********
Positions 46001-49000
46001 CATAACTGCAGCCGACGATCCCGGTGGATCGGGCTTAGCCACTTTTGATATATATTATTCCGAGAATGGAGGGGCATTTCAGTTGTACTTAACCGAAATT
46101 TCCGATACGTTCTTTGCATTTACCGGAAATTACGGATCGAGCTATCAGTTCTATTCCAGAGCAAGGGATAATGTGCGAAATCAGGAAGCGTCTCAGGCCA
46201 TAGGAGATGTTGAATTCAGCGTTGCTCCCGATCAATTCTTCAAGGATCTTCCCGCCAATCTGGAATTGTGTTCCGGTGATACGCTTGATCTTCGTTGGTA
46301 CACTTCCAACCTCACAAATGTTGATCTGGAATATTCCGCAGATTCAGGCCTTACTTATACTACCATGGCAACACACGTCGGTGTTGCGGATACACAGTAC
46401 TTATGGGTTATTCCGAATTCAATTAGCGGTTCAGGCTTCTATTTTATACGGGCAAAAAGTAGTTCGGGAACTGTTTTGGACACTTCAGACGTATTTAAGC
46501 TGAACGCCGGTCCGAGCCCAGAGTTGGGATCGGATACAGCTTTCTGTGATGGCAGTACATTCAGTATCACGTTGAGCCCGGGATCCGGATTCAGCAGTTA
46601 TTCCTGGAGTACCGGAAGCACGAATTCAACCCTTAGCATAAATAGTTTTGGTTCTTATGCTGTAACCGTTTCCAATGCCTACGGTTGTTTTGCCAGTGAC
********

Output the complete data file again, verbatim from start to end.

Positions 46001-49000
46001 CATAACTGCAGCCGACGATCCCGGTGGATCGGGCTTAGCCACTTTTGATATATATTATTCCGAGAATGGAGGGGCATTTCAGTTGTACTTAACCGAAATT
46101 TCCGATACGTTCTTTGCATTTACCGGAAATTACGGATCGAGCTATCAGTTCTATTCCAGAGCAAGGGATAATGTGCGAAATCAGGAAGCGTCTCAGGCCA
46201 TAGGAGATGTTGAATTCAGCGTTGCTCCCGATCAATTCTTCAAGGATCTTCCCGCCAATCTGGAATTGTGTTCCGGTGATACGCTTGATCTTCGTTGGTA
46301 CACTTCCAACCTCACAAATGTTGATCTGGAATATTCCGCAGATTCAGGCCTTACTTATACTACCATGGCAACACACGTCGGTGTTGCGGATACACAGTAC
46401 TTATGGGTTATTCCGAATTCAATTAGCGGTTCAGGCTTCTATTTTATACGGGCAAAAAGTAGTTCGGGAACTGTTTTGGACACTTCAGACGTATTTAAGC
46501 TGAACGCCGGTCCGAGCCCAGAGTTGGGATCGGATACAGCTTTCTGTGATGGCAGTACATTCAGTATCACGTTGAGCCCGGGATCCGGATTCAGCAGTTA
46601 TTCCTGGAGTACCGGAAGCACGAATTCAACCCTTAGCATAAATAGTTTTGGTTCTTATGCTGTAACCGTTTCCAATGCCTACGGTTGTTTTGCCAGTGAC